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Jersey cricketer Harrison Carlyon has been found not guilty of committing an offence in connection with an incident during his side’s game against Hong Kong.

Jersey cricketer Harrison Carlyon found not guilty by ICC in connection with incident involving Hong Kong’s Ehsan Khan

  • Top-order batsman was accused of being involved in an incident with Hong Kong player Ehsan Khan during a Challenge League B game in Uganda
  • ICC rules there is insufficient ‘evidence available to find that the alleged offence had been committed’

Jersey cricketer Harrison Carlyon has been found not guilty of committing any offence in connection with an incident that occurred during his side’s game against Hong Kong in the Challenge League B round in Uganda in June.

A hearing before ICC match referee Ranjan Madugalle cleared the top-order batsman of breaching a breaching Article 2.12 of the ICC Code of Conduct for Players and Player Support Personnel, which relates to “inappropriate physical contact with a player, player support personnel, umpire, match referee or any other person (including a spectator) during an international match”.

Carlyon was initially accused by members of the Hong Kong squad of physically assaulting Ehsan Khan, something the Jersey player denied, towards the end of a bad-tempered game in Kampala on June 24 which Jersey won by 55 runs.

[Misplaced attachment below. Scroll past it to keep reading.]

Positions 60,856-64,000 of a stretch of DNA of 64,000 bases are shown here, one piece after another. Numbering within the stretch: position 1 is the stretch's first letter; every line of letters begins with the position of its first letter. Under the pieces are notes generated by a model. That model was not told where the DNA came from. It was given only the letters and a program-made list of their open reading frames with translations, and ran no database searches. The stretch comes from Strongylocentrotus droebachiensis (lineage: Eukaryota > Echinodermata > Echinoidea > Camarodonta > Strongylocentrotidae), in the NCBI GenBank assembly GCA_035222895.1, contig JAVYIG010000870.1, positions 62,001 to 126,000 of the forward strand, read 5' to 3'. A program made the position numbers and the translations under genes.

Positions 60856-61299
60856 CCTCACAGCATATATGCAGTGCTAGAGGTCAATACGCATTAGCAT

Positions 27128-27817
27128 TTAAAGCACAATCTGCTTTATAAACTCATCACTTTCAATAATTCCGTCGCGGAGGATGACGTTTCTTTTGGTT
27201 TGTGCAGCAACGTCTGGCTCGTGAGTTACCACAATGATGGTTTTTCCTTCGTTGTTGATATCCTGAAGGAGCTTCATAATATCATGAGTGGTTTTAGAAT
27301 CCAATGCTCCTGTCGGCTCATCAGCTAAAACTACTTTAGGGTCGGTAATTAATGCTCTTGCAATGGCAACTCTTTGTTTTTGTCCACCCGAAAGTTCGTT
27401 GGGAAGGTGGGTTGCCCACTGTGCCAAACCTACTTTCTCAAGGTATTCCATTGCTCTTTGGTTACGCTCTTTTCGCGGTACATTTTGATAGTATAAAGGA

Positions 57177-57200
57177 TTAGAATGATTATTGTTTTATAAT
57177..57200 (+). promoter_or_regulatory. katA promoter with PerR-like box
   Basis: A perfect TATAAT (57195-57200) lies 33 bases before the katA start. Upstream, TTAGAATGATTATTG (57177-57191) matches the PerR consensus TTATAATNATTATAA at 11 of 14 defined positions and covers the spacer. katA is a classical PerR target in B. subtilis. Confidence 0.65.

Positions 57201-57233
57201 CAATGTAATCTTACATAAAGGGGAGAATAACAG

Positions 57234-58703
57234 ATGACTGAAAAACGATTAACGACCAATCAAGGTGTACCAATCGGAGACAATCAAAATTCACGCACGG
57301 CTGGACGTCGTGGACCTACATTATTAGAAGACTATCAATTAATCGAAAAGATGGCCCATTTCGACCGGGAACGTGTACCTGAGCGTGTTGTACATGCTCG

There is no doubt an incident took place. It is a matter of fact that Khan was carried off the pitch having been attended to by physio’s from both teams, and the game delayed for between 15 and 20 minute. As one witness pointed out “he didn’t fall over by himself”.

Ultimately, after legal advice regarding the evidence available Cricket Hong Kong opted for a lesser Level 1 charge, having initially wanted to pursue it as Level 4 offence, the highest under the code of conduct.

In a statement, the ICC said that having heard from “respective parties” Madugalle “was not comfortably satisfied that there was sufficient evidence available to find that the alleged offence had been committed and thus returned a not guilty finding”.


Khan was not present for the remote hearing, which was held last Thursday, more than a month after the game took place. Carlyon attended, as did Jersey Cricket’s team manager and CHK’s general manager Mark Farmer, plus the tournament referee.

As part of its evidence, CHK supplied video footage of the aftermath of the incident, showing Khan being helped and the television commentator at the timing speculating that he had been hit. There was no footage of the incident itself.

A source close to the hearing pointed to the fact that neither umpire present at the time, nor the match referee, had mentioned it in their official reports.

However, there is a suggestion that the ICC officials, and an anti-corruption officer at the ground at the time, failed to take any statements on the day, thereby delaying the inquiry for a significant period of time.


“Although we are disappointed with the outcome we respect the ICC’s decision,” CHK said in a statement. “The matter is now closed as the decision cannot be appealed.”

Whether the matter is still closed between the two teams remains to be seen. Jersey are hosting the final round of the Challenge League B, which starts on Thursday, and will face Hong Kong in St Martin next Wednesday.